Context: X-Linked hypophosphatemia (XLH) is characterized by renal phosphate wasting, with inappropriately low or normal serum 1,25-dihydroxyvitamin D concentrations causing rickets and osteomalacia. Mutations in PHEX result in increased fibroblast growth factor 23 (FGF23) expression, elevating circulating FGF23 concentrations. Treating XLH with phosphate and calcitriol may further increase FGF23 concentrations, based on in vitro and in vivo models.
Objective: The aim of the study was to investigate whether current standard XLH therapies increase circulating FGF23 concentrations.
Design and setting: We conducted a prospective observational study of XLH subjects during routine clinical management at two tertiary referral centers.
Patients: The study included 10 XLH patients (seven children, three adults; age, 2-30 yr) initiating therapy and five XLH patients (age, 18-41 yr) electing not to undergo therapy.
Intervention(s): Oral calcitriol and phosphate were administered.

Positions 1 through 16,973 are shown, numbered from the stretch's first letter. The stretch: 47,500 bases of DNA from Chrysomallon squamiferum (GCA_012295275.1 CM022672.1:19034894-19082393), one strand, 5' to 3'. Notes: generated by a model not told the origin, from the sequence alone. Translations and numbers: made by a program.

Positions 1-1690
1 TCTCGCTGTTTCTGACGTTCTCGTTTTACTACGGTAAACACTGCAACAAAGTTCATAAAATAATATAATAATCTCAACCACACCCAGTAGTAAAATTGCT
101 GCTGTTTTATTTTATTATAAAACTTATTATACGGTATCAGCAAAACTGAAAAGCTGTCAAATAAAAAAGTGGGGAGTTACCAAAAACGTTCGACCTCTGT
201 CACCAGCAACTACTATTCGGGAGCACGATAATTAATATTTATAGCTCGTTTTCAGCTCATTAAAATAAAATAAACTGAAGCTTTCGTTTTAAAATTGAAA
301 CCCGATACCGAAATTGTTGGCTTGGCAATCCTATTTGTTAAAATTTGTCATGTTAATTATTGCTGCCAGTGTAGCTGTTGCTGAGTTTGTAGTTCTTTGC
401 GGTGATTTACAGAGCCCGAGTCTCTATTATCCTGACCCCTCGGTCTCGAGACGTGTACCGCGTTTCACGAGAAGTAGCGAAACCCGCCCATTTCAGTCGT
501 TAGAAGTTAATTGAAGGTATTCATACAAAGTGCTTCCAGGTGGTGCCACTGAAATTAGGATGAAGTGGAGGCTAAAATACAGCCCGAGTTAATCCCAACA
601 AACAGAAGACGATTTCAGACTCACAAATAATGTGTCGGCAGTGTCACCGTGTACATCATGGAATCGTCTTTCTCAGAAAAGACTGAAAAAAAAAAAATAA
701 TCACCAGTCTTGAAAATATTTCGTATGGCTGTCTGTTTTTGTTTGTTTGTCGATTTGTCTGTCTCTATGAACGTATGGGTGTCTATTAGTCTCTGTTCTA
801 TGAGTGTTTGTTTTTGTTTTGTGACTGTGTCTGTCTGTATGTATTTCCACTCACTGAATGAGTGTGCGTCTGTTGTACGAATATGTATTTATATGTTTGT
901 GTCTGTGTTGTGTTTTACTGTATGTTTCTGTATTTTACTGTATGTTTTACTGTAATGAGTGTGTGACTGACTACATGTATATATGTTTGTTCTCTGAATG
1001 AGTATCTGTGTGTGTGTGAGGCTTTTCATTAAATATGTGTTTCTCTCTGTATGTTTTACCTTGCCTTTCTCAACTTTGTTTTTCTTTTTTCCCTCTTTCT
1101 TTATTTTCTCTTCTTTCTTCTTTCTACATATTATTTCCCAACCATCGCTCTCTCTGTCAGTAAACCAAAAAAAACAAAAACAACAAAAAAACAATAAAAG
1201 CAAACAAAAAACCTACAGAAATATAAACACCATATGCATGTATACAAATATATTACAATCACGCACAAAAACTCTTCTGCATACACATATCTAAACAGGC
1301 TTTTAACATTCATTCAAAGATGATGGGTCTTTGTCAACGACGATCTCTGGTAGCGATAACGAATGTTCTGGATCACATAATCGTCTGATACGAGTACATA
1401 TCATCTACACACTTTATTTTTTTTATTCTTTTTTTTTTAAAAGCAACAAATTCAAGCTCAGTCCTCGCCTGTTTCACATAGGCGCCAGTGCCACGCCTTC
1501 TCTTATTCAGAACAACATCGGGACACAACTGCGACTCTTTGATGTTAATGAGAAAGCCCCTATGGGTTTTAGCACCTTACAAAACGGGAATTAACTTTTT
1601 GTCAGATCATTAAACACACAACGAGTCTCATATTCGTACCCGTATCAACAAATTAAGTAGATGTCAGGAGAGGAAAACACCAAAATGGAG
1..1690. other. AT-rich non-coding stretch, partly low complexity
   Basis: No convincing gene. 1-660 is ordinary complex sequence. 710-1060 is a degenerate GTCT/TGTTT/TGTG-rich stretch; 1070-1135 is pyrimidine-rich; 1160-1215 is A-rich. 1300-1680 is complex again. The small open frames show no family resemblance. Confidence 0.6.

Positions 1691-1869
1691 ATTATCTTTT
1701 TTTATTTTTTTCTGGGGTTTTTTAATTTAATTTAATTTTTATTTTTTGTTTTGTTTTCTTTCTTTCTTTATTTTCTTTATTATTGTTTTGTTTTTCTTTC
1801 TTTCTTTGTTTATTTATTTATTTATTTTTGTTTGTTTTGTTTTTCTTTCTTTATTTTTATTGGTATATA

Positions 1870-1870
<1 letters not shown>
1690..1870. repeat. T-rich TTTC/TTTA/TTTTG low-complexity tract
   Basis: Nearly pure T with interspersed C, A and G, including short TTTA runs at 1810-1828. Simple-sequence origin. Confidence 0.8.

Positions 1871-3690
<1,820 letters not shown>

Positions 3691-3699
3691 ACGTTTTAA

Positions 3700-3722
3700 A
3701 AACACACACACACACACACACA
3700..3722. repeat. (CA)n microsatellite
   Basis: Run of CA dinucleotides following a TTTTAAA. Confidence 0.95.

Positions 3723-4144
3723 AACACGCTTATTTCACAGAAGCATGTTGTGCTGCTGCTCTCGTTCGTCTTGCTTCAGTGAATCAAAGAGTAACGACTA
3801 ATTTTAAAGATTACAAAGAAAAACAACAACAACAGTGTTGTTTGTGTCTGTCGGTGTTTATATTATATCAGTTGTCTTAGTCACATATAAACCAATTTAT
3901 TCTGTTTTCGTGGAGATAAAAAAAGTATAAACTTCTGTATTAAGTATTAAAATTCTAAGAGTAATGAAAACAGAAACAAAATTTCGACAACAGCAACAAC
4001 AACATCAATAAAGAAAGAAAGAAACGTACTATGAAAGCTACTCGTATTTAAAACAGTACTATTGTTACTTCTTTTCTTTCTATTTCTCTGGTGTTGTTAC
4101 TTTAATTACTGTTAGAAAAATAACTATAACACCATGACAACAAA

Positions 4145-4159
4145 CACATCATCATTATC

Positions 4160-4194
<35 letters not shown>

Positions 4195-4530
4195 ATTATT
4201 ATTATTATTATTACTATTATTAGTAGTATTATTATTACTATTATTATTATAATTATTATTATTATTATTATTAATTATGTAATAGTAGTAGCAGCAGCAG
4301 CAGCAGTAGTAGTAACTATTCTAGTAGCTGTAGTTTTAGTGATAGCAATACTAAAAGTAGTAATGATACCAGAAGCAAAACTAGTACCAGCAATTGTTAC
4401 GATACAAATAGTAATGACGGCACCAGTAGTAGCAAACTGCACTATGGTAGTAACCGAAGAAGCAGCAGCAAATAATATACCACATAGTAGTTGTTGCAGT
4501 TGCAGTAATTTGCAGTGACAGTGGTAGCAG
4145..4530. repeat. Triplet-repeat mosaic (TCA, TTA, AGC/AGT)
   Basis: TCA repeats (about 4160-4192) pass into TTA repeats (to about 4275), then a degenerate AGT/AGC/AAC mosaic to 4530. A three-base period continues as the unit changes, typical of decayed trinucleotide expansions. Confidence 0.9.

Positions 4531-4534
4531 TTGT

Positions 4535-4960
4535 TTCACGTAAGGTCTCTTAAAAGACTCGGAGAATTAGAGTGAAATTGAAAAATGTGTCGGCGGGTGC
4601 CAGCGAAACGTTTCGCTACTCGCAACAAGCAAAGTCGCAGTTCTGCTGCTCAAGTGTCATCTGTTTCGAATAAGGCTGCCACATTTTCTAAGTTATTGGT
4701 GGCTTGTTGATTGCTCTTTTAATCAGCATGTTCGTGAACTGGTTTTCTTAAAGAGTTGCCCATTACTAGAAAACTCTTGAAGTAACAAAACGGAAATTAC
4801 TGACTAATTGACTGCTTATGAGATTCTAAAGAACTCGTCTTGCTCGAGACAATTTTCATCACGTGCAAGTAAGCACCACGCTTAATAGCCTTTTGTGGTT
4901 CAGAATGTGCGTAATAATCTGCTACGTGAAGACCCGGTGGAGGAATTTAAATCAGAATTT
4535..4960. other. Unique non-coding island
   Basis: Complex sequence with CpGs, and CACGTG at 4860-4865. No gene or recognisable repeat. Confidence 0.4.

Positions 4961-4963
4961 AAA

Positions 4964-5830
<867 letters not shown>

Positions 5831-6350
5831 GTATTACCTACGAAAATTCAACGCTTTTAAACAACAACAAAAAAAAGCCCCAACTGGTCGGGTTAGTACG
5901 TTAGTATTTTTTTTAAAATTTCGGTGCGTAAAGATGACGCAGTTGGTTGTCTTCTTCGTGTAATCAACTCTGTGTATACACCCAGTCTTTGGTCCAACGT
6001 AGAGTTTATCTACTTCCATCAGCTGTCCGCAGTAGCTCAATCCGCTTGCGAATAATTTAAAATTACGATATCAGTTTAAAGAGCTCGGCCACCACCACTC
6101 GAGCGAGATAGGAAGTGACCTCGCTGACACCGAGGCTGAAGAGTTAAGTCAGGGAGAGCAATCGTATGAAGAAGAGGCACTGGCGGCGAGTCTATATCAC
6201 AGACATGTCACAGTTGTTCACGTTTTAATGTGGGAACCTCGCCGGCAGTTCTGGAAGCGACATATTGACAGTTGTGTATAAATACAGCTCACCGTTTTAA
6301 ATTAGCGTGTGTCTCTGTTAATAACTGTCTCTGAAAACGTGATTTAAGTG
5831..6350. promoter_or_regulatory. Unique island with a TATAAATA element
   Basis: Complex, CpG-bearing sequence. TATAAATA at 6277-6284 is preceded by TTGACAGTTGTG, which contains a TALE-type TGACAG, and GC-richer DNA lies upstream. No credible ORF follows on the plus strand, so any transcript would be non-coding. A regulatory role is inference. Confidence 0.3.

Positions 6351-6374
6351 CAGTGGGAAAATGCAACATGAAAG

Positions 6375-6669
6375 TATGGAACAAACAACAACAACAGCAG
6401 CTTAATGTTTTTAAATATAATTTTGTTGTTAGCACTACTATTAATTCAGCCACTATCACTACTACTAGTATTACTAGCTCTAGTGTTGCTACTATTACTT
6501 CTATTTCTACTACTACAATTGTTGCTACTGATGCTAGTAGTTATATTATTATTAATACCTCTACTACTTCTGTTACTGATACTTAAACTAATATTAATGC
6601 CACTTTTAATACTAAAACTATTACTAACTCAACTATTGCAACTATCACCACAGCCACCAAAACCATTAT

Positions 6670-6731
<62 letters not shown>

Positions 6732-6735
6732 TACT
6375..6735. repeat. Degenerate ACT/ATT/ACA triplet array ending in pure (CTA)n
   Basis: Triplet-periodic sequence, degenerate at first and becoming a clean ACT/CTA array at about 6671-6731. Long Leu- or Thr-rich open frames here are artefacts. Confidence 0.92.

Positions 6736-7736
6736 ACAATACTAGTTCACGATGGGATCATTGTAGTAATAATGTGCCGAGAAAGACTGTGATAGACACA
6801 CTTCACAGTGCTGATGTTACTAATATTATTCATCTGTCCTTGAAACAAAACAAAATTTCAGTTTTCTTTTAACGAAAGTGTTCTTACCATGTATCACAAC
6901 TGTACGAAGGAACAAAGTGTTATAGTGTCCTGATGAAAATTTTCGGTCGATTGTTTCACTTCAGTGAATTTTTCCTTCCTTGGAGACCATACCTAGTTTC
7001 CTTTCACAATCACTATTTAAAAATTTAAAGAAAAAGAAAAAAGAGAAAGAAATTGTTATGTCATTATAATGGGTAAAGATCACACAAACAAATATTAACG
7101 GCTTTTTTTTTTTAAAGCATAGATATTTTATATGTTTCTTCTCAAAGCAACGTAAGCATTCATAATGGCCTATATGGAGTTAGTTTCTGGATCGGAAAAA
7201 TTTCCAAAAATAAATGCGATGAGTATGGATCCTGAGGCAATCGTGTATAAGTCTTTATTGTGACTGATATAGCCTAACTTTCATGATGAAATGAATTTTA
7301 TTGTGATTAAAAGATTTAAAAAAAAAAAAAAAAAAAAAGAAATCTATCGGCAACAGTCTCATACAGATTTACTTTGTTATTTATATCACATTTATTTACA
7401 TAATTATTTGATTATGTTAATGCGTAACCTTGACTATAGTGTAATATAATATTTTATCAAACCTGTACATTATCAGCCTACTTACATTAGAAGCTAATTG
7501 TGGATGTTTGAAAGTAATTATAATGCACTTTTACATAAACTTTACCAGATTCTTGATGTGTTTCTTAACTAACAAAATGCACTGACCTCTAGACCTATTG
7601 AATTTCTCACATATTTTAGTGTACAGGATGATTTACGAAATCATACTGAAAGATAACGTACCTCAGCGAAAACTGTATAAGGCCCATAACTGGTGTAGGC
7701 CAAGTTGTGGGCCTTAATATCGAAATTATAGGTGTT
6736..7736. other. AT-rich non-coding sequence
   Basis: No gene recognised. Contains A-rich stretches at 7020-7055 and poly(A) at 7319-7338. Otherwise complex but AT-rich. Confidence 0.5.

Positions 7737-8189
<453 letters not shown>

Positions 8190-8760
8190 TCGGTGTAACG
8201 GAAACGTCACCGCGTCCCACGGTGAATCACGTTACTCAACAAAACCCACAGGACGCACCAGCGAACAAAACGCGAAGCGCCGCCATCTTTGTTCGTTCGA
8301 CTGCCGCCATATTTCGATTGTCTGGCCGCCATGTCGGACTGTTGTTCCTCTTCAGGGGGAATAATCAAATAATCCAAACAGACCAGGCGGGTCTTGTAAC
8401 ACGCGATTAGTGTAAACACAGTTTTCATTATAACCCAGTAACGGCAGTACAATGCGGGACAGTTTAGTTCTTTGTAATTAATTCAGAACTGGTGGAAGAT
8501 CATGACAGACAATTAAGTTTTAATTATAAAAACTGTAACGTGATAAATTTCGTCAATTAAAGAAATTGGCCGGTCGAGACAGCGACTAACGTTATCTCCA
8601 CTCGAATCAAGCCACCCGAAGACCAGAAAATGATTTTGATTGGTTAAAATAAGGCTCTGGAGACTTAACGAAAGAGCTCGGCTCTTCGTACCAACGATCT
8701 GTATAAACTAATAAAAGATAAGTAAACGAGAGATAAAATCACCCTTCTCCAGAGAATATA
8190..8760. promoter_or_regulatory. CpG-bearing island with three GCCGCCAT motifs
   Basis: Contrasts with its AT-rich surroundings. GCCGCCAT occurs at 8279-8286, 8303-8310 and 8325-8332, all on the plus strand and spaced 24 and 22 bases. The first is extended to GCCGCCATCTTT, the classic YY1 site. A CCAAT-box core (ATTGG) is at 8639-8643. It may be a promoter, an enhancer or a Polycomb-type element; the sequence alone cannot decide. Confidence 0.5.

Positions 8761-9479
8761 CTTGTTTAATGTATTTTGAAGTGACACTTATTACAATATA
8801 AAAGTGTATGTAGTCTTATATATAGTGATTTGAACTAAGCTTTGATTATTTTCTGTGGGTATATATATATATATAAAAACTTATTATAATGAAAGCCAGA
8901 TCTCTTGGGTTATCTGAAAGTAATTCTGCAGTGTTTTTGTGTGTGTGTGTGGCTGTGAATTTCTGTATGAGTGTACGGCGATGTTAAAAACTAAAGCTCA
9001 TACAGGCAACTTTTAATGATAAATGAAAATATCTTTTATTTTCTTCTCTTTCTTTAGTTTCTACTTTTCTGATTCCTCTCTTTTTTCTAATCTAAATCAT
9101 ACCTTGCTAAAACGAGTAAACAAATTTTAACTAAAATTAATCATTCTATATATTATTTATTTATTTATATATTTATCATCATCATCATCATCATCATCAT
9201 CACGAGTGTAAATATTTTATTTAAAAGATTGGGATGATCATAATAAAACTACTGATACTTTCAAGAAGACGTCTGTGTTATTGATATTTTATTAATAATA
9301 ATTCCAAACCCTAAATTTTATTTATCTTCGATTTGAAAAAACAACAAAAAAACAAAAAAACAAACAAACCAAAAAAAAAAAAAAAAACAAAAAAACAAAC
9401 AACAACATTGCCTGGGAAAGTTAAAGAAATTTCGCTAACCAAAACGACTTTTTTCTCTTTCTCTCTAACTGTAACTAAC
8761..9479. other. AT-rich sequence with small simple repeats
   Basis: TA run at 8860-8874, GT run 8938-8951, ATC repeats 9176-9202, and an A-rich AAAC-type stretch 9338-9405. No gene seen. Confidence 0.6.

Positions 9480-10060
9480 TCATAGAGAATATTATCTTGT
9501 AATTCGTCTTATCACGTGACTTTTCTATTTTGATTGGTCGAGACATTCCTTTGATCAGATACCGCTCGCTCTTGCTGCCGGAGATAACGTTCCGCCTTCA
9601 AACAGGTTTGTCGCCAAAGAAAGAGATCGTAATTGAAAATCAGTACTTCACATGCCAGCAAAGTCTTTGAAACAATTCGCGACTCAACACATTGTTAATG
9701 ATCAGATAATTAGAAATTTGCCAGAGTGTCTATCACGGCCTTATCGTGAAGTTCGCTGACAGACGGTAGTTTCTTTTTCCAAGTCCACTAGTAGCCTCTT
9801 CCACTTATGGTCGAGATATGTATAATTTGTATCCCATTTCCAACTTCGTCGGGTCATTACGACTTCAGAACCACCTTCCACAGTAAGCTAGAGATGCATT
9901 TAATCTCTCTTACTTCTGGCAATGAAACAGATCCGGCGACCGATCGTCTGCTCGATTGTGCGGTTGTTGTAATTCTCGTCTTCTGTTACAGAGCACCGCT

Main outcome measures: We measured circulating intact FGF23 concentrations.
Results: Baseline circulating FGF23 concentrations were elevated in 14 of 15 subjects, increasing after treatment in most subjects. Follow-up was 14.4 +/- 11.7 months (treatment cohort) and 25 +/- 32 months (nontreatment cohort). FGF23 concentrations increased 132.7 +/- 202.4% from pretreatment to peak during therapy but did not change significantly over time in the nontreatment cohort. FGF23 concentrations were related to phosphate doses (P = 0.04) and nonsignificantly to calcitriol doses (P = 0.06).
Conclusions: Treating XLH with phosphate and calcitriol was associated with concurrent increases in circulating FGF23 concentrations, which may diminish therapeutic effect or contribute to complications of therapy. Because it is unknown whether the degree of FGF23 elevation correlates with disease severity in XLH, further study is needed to determine whether adjusting therapy to minimize effects on FGF23 concentration is warranted.